Variations in the rational use of time – The travel pulse of commutes between home and job
Ian Cullen and his research colleagues long ago suggested that people form habits in daily life that suboptimize behavior in view of constraints. Such rational suboptimization is posited here to apply to trips between home and work and to vary by time of the day. Previous research suggests that afternoons prove more difficult for people than mornings, with rush hour traffic patterns shown as one aspect. This paper contrasts with episode level data from Statistics Canada’s 2005 time-use survey the temporal pattern (shown as a “travel pulse”) of weekday commutes between home and job by full-time workers with external workplaces. The mean trip duration in the morning is less than in the afternoon, as is its standard deviation. This is rooted in a visibly greater dispersion of rational starting times from home in the morning with arrival at work at various times in advance of the start to the formal work day, while, in the afternoon, people typically depart from work directly at externally-determined closing times and in concentrated peaks. The result is that nearly twice the number of commuters set out at the same time during the afternoons than in the mornings. The less than individually-rational intensity of the afternoon commuting context is compounded by the concentration of everyday shopping stops during the afternoon commute. Mode of travel accounts for significantly different mean trip times, but differences in trip duration by time of day transcend travel mode. Differences by gender interact with mode of travel but are not generally significant. The rich legacy established by Andrew Harvey is apparent, as he has been an influential shaper and advocate of the Statistics Canada’s time-use surveys, the use of such data for transportation analyses, and a focus on episode-level analysis.
Volume (Year): 6 (2009)
Issue (Month): 2 (September)
|Contact details of provider:|| Web page: http://ffb.uni-lueneburg.de/repec/leu/|
More information through EDIRC
References listed on IDEAS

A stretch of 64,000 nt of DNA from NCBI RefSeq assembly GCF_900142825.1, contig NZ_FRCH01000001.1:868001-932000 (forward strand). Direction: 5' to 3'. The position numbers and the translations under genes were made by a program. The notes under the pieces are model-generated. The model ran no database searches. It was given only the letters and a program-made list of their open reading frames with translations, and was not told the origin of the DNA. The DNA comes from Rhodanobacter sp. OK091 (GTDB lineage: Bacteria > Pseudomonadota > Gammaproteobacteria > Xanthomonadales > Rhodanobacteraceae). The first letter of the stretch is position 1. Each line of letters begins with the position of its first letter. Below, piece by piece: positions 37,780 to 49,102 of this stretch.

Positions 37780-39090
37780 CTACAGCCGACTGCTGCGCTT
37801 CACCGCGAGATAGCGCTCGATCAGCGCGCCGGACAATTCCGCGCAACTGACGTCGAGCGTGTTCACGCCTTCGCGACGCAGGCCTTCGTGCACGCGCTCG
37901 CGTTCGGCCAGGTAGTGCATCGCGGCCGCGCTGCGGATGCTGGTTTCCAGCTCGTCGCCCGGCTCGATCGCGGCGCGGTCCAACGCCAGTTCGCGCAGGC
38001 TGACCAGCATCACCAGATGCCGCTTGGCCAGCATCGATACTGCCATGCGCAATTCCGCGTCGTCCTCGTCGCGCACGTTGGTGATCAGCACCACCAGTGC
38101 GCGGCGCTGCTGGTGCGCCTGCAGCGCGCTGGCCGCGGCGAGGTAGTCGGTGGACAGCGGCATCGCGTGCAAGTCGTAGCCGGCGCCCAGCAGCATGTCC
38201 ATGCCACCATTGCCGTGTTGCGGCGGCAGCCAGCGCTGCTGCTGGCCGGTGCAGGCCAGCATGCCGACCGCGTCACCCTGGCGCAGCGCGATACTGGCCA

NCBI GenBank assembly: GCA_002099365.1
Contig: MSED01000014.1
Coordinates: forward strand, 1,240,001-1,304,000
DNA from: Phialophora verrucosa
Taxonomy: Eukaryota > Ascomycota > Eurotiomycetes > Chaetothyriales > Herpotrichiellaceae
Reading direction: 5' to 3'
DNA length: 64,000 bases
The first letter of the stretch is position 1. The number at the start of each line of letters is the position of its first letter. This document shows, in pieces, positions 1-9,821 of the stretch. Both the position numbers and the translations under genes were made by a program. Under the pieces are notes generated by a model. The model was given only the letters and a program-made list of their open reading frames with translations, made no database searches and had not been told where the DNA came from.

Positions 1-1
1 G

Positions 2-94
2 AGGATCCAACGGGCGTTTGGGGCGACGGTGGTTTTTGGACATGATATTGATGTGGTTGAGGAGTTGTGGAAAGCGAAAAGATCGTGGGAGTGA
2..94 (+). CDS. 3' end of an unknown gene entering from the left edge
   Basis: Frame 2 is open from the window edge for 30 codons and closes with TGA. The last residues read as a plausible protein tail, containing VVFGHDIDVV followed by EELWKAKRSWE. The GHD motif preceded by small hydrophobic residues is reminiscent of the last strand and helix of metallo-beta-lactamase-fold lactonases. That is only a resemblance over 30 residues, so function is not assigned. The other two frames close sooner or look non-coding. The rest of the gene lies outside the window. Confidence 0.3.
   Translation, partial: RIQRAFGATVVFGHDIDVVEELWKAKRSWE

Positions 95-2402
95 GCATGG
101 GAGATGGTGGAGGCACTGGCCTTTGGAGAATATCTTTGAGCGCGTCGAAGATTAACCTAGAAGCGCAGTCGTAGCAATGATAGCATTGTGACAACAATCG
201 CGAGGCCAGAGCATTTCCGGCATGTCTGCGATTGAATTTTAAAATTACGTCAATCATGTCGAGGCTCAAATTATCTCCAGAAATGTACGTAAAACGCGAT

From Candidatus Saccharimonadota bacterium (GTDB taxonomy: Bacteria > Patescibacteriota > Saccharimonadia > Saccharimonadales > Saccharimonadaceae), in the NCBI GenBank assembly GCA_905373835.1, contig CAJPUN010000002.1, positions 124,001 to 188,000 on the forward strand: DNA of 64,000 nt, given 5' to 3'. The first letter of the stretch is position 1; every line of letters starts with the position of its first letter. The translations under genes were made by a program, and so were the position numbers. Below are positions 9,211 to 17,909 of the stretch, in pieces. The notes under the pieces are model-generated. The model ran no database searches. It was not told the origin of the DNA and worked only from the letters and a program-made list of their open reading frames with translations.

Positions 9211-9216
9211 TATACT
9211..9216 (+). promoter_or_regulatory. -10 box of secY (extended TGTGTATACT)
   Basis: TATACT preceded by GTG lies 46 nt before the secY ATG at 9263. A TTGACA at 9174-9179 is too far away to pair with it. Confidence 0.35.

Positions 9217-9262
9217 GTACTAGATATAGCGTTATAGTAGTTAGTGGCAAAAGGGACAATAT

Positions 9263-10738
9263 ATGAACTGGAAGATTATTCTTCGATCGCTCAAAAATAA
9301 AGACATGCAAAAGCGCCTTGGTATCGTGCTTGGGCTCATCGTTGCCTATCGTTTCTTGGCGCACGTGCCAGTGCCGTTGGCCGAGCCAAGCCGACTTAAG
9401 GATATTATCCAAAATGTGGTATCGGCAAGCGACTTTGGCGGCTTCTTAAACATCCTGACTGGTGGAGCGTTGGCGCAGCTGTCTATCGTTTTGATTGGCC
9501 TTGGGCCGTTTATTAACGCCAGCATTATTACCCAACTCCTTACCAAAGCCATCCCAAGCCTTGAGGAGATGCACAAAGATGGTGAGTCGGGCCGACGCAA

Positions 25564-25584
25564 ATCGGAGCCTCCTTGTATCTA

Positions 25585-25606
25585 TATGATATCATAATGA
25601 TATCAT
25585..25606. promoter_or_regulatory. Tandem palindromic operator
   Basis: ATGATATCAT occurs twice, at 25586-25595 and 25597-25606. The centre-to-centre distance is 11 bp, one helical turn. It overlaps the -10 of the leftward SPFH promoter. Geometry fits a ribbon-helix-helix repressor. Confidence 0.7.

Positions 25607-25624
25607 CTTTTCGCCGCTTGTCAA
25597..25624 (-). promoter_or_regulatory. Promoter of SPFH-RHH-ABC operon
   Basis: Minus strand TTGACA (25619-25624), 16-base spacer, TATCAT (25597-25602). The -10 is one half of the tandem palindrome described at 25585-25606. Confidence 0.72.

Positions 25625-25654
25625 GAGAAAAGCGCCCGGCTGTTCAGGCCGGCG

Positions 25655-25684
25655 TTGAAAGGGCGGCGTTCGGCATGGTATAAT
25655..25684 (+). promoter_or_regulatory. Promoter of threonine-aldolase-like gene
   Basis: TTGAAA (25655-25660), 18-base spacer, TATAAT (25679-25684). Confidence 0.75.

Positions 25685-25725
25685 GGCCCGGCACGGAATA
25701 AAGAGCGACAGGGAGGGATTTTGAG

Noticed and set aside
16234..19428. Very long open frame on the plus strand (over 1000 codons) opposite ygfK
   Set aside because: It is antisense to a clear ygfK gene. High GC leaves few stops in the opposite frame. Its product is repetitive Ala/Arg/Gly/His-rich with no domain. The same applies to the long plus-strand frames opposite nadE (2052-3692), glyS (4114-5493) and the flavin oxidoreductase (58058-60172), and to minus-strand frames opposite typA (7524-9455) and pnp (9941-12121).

Please report citation or reference errors to , or , if you are the registered author of the cited work, log in to your RePEc Author Service profile, click on "citations" and make appropriate adjustments.:
- Kay Axhausen & Andrea Zimmermann & Stefan Schönfelder & Guido Rindsfüser & Thomas Haupt, 2002. "Observing the rhythms of daily life: A six-week travel diary," Transportation, Springer, vol. 29(2), pages 95-124, May.
- Jonathan Gershuny & John Robinson, 1988. "Historical changes in the household division of labor," Demography, Springer;Population Association of America (PAA), vol. 25(4), pages 537-552, November.
- Andrew Harvey, 1993. "Guidelines for time use data collection," Social Indicators Research: An International and Interdisciplinary Journal for Quality-of-Life Measurement, Springer, vol. 30(2), pages 197-228, November.
When requesting a correction, please mention this item's handle: RePEc:leu:journl:2009:vol6:issue2:p269-285. See general information about how to correct material in RePEc.
For technical questions regarding this item, or to correct its authors, title, abstract, bibliographic or download information, contact: (Joachim Merz)
If you have authored this item and are not yet registered with RePEc, we encourage you to do it here. This allows to link your profile to this item. It also allows you to accept potential citations to this item that we are uncertain about.
If references are entirely missing, you can add them using this form.
If the full references list an item that is present in RePEc, but the system did not link to it, you can help with this form.
If you know of missing items citing this one, you can help us creating those links by adding the relevant references in the same way as above, for each refering item. If you are a registered author of this item, you may also want to check the "citations" tab in your profile, as there may be some citations waiting for confirmation.
Please note that corrections may take a couple of weeks to filter through the various RePEc services.